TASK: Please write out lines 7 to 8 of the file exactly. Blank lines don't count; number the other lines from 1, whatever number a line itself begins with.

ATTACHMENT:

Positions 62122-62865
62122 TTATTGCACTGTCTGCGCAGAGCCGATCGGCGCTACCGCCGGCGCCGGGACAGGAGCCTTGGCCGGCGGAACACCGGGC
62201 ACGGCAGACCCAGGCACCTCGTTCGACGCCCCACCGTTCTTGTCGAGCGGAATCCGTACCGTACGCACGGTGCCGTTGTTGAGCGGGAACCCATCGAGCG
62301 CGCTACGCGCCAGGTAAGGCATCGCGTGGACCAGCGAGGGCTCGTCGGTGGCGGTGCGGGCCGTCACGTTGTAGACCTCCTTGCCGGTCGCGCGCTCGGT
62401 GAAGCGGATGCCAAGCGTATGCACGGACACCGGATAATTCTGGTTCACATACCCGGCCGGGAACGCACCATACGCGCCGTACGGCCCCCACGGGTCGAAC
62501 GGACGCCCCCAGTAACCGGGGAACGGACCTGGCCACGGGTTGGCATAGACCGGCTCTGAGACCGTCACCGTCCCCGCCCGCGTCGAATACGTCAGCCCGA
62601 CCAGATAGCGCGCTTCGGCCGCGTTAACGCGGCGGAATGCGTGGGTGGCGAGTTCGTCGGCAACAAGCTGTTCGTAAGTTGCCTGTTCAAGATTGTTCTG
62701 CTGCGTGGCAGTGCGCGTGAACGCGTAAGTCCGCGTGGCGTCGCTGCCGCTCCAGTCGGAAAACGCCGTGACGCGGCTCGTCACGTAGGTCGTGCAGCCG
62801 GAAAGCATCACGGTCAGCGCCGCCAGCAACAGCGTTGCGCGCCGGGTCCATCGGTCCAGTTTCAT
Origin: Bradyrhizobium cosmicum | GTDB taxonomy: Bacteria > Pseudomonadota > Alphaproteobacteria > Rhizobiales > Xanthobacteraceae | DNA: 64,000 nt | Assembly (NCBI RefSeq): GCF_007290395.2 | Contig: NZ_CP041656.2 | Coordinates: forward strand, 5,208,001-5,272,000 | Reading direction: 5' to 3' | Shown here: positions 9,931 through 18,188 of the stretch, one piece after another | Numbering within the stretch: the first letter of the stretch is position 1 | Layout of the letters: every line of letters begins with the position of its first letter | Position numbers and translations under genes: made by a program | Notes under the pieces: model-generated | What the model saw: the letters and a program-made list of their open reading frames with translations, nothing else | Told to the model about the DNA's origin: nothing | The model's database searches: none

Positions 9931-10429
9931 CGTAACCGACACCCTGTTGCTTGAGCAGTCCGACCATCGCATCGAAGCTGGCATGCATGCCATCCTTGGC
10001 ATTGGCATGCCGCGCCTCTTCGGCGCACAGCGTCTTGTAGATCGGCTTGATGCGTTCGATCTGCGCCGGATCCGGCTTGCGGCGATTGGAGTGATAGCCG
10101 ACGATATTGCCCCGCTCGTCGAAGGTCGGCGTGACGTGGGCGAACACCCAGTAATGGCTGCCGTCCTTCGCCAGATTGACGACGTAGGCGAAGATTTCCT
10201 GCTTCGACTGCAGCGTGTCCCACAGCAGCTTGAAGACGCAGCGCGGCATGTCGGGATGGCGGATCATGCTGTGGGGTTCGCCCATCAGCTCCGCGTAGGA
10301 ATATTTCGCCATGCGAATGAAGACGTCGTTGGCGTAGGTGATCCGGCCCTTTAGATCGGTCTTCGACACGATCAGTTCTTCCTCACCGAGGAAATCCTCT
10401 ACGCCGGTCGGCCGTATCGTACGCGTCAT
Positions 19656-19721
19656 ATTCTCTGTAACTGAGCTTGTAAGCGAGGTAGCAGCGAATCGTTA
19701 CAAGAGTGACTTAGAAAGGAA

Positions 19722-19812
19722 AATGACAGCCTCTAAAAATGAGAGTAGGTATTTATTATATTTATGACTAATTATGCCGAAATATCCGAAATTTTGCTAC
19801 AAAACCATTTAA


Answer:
62601 CCAGATAGCGCGCTTCGGCCGCGTTAACGCGGCGGAATGCGTGGGTGGCGAGTTCGTCGGCAACAAGCTGTTCGTAAGTTGCCTGTTCAAGATTGTTCTG
62701 CTGCGTGGCAGTGCGCGTGAACGCGTAAGTCCGCGTGGCGTCGCTGCCGCTCCAGTCGGAAAACGCCGTGACGCGGCTCGTCACGTAGGTCGTGCAGCCG